New House post….

Our house still feels very new to us, even though we have now spent three Christmases in it. When we built the house, there were a couple of features we knew we would postpone and do later.

(One was the handicap accessible bathroom. My mother is paralyzed. When they came to visit at our old house, they couldn’t stay because her wheelchair would not fit down the tiny hall to the only bathroom – nor would it fit in there. In designing this home, which we hope is our forever home, we decided to make the downstairs guest bath handicap accessible.That way, in our dotage, we would have one if needed on the first floor – we could bathe the dogs in it easily, and my parents could have a comfortable place to stay. But to do this at the initial building stage would involve ADA guidelines and a lot of expense for something that might get used once every couple of years by my parents….it added a lot to the expense of the house. So we just had them leave an emtpy room, roughed in plumbing wise, and we did it ourselves later. The roll in shower was the key thing we wanted. And over the years, it has been very useful. It is easy to wash the dogs. Being near the laundry room and back door, boys can come in muddy from swimming in the pond or playing in the creek and quickly shower, I can drag all the overwintering plants that are living in the foyer to the shower and water them en massse…etc. To see photos and pics, view the house blog here: This New House.)

IMG_3580The other big project was the wood stove  When we lived in the old house, we primarily relied on the wood stove to heat our home. It was necessary in a drafty old house with almost no insulation. The new house has been built with energy star specifications – it is very tight, and overly insulated. But we knew we would still miss our woodstove. As a transplant from Texas, I need heat.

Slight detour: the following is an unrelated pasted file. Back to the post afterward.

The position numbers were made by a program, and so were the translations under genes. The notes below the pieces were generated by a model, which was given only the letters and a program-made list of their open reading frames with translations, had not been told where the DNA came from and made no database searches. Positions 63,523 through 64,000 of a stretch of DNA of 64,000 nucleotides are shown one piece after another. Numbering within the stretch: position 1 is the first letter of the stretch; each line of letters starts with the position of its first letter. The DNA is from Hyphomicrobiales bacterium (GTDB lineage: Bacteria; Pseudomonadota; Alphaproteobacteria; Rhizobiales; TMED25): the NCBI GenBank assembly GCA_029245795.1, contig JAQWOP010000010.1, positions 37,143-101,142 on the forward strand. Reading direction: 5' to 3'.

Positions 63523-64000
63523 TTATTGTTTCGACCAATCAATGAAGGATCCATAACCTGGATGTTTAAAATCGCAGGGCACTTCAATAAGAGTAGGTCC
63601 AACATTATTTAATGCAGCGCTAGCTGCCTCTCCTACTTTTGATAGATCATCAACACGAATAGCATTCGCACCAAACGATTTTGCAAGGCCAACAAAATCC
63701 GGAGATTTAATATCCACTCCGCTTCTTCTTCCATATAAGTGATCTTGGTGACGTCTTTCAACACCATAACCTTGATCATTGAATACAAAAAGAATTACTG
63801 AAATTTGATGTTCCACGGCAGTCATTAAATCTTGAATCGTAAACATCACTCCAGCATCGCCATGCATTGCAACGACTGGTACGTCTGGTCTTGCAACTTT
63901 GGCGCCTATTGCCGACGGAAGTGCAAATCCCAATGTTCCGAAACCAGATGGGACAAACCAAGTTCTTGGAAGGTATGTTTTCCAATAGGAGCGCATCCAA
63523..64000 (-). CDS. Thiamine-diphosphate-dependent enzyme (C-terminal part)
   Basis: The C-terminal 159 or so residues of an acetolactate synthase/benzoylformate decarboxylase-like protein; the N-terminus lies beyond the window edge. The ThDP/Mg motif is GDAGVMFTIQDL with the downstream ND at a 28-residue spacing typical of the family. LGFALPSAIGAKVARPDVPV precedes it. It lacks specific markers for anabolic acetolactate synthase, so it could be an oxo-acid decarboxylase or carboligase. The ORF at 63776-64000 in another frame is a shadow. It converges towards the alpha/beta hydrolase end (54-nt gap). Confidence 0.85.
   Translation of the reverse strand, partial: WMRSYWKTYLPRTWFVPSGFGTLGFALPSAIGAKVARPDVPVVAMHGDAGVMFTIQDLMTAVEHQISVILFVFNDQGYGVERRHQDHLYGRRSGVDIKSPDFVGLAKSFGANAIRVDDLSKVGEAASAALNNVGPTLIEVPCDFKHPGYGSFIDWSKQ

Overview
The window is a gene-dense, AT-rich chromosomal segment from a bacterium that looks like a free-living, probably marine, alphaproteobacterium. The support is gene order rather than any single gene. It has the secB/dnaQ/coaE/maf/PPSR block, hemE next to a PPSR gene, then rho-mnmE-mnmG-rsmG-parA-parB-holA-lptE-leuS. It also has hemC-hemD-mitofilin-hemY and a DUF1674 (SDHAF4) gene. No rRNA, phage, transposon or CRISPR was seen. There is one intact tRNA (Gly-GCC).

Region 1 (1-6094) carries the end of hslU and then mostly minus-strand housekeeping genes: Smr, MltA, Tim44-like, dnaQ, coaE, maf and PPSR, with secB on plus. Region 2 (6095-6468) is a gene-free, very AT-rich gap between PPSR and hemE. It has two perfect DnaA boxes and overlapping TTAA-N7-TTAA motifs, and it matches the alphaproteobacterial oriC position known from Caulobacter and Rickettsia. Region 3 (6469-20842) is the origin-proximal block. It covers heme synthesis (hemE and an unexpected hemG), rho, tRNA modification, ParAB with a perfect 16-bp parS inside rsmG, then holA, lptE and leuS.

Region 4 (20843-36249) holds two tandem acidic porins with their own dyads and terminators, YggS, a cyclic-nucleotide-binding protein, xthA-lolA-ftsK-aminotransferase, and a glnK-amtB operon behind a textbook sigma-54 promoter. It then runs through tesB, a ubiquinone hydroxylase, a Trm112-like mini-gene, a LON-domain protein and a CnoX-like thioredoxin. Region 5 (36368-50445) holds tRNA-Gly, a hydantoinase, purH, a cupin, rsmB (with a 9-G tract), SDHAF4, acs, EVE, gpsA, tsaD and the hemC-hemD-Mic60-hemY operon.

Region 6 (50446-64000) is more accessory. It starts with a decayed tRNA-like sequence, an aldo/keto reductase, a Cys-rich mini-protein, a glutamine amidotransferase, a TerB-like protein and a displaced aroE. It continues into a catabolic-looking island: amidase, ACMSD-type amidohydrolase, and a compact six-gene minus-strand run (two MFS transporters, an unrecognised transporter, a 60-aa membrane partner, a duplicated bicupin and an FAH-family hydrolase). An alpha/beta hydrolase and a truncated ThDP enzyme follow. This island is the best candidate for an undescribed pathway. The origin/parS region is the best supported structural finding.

We had an alcove built into the house for the wood stove  The man about the place has traveled quite a bit around the world, and liked wood stoves that were on raised hearths – that way you look into the fire when you are seated, and it is easier to load. Someday, when we are aged, we will be glad not to have to bend down and load the wood stove.  I wanted round river rock – which is pretty hard to find around here – stacked stone and flagstone are much more the trend right now. But we did find some, and the project is underway.

P1010033

Building up the hearth – we are using Tennessee flagstone for the floor, hearth top, and the narrow supports. Only the arched surround will be river rock.

P1010034The concrete hearth was heavy – took the mason, and my older 2 sons and husband to get it into the house and in place. They were clever though – used a dolly and rolled it a great deal.

P1010035The spaces below the hearth are designed to hold firewood and kindling.

P1010036The fireplace hearth will wrap around under the window to the left and form a bookshelf/narrow window seat.

P1010038This is the book shelf under the window. Today, the mason is coming to wrap it in rock.

P1010041It hasn’t been too messy. The work is done in small stages, as things progress. The river rock is the hold up. It was supposed to be in by Christmas, but hasn’t arrived. So the man about the place and the mason are just doing everything else in small bits – Once the river rock arrives, it should go quickly. Cannot wait for that radiant warmth!

See the stone on top of the hearth - one stone is missing, as it is the piece that will link to the window seat/bookshelf... stonework today!
See the stone on top of the hearth – one stone is missing, as it is the piece that will link to the window seat/bookshelf… stonework today!
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